In the short-term these types of changes may result in adaptation, but in the long term, stressors can result in chronic alterations within the mitochondria (Picard et al., 2015).
When multiple stressors cumulate to the dysregulation of the immune system in the body, allostatic load occurs, and it contributes to long-term effects on the body – both physically and mentally.
What exactly is an allostatic load? Have you ever started to make a pile of semi-clean clothes on that one particular chair in your room? They are dirty enough not to make it into your dresser, but clean enough that you don’t need to put them in the laundry. Allostatic load is when that pile eventually gets so high over time that it becomes too heavy to physically carry and you mentally cannot determine how to fix the pile as it is overwhelming; the clothes are the different types of stress that pile up metaphorically in your body, physically and mentally. This concept can occur in the mitochondria as well.
When the mitochondria sense the stress mediators (such as increases in the stress hormones cortisol and catecholamine), changes occur to its structure and functions. Over time, these constant changes damage the mitochondrial DNA that is stored in the organelle and diminish its capacity for energy production. Thus, the important systematic processes that are in connection with the mitochondria are negatively influenced, meaning that your body’s cells are no longer recieving all the energy they need. This effect of chronic stress on mitochondria is termed mitochondrial allostatic load (MAL).
Think how if you kept attending those funerals as well as had other stressful events, you would feel physically and emotionally drained from all the changes in behavior you have when interacting with other people. Your relationships would be negatively affected by your lack of energy and mood changes from the cumulation of stressful events.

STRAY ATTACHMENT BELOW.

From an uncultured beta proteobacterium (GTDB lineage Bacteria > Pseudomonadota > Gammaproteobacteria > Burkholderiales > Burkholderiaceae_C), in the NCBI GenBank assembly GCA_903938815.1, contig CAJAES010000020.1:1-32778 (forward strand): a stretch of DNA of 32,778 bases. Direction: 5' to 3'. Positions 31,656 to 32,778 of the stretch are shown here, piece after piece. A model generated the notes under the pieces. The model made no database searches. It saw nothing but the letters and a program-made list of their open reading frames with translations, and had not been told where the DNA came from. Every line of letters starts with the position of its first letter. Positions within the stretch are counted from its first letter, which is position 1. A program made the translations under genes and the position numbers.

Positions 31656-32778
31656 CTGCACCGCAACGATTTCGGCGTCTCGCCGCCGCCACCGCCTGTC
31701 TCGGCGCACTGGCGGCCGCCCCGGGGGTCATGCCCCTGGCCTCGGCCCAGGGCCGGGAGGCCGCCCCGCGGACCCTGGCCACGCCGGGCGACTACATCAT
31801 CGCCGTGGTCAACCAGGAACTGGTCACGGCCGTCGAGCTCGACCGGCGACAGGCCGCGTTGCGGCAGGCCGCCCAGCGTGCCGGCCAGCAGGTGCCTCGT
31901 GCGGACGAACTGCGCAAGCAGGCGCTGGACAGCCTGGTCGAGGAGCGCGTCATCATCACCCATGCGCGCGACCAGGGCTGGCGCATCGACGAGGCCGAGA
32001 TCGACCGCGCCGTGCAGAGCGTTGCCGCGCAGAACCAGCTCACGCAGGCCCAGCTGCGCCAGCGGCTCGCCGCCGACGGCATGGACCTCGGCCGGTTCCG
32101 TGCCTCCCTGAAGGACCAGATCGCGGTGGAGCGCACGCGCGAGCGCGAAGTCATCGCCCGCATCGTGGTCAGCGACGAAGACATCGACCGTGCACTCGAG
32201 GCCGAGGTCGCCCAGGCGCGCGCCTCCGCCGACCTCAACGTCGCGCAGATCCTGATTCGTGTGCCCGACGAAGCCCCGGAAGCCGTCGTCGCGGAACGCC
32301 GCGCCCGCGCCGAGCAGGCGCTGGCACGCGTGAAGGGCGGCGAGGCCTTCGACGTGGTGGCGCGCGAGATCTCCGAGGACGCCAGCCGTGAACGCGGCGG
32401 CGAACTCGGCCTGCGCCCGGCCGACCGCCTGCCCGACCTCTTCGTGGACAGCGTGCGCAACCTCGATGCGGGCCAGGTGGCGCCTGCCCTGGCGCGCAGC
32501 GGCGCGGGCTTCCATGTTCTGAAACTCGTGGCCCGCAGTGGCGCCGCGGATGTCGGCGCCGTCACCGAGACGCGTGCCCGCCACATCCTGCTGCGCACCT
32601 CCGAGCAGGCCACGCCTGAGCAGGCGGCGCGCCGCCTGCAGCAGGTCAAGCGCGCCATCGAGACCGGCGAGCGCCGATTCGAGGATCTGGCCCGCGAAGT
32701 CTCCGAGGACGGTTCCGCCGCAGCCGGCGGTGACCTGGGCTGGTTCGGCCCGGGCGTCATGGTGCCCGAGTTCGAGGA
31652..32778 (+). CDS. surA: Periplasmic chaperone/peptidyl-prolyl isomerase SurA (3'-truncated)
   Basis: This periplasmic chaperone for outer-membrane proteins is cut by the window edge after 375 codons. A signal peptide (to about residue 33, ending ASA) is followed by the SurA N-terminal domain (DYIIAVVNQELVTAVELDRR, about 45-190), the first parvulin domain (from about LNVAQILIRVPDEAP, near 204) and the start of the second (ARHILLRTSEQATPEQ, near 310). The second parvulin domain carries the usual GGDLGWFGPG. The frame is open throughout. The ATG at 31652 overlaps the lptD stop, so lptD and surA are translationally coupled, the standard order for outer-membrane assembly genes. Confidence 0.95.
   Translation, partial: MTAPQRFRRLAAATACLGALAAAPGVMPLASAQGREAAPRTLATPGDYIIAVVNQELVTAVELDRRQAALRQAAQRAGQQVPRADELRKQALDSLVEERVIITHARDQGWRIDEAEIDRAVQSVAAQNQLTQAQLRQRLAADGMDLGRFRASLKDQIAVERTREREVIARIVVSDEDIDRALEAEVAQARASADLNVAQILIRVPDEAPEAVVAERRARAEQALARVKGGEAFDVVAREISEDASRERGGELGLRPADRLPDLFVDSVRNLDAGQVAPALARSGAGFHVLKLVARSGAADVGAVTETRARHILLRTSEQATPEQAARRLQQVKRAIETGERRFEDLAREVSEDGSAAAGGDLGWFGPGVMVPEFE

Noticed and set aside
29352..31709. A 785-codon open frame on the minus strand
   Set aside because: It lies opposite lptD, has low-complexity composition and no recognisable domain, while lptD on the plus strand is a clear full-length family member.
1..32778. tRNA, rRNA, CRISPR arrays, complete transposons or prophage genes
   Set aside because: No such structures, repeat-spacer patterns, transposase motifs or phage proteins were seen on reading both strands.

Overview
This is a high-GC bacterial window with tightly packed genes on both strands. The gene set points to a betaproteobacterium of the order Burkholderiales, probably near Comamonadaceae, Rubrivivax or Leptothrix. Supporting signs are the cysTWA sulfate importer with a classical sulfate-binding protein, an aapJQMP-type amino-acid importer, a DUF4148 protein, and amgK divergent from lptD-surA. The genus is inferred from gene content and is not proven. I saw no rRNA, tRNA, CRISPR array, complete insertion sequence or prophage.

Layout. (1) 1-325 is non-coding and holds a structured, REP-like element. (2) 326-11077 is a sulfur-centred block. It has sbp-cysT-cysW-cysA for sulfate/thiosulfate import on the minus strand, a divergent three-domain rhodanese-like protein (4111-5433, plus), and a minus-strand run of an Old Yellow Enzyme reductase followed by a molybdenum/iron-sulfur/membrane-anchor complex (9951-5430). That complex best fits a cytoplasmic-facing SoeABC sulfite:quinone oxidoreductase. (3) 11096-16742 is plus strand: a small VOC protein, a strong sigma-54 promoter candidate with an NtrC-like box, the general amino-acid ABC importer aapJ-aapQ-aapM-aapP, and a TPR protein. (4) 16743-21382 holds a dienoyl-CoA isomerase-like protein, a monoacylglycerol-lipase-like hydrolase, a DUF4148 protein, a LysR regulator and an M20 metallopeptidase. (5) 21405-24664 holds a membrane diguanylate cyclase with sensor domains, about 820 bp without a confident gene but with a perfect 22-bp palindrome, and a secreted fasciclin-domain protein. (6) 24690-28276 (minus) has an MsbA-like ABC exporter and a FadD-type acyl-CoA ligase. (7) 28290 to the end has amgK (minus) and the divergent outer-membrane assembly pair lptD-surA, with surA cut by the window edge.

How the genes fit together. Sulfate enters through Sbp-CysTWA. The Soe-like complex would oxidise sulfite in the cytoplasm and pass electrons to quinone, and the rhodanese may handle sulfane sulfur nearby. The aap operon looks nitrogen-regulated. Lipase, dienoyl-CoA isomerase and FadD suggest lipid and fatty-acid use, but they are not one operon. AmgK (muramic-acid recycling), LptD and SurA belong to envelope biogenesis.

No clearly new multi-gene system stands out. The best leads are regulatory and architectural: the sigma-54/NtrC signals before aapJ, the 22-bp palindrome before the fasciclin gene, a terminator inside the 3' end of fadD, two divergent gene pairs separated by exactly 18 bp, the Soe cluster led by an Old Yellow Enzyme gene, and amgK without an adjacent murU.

Just like this cumulation from stress would have many negative consequences for your life, chronic stressors have many negative affects to mitochondria because of MAL.
MAL can result in cellular dysfunction, which can lead to health effects like high blood pressure, cardiovascular disease, diabetes, cognitive issues, among others.
MAL can also impact brain structure and function, such that areas of the brain like the hippocampus (responsible for explicit memory) and the medial prefrontal cortex (responsible for decision-making) are atrophied (shrinking quality).
Overall, it is apparent through this framework of MAL, that our favorite powerhouse of the cell is also a psychological powerhouse – one that has interactions with psychological stressors and impacts our brain as well as our physiological functioning.
If you want to pretend you are in Biology class again, below are some videos and websites to learn more about Mitochondria:
Picard, M., & McEwen, B. S. (2018). Psychological Stress and Mitochondria: A Conceptual Framework. Psychosomatic medicine, 80(2), 126–140. https://doi.org/10.1097/PSY.0000000000000544.
Picard, M., McManus, M. J., Gray, J. D., Nasca, C., Moffat, C., Kopinski, P. K., … & Wallace, D. C. (2015). Mitochondrial functions modulate neuroendocrine, metabolic, inflammatory, and transcriptional responses to acute psychological stress. Proceedings of the National Academy of Sciences, 112(48), 6614-6623.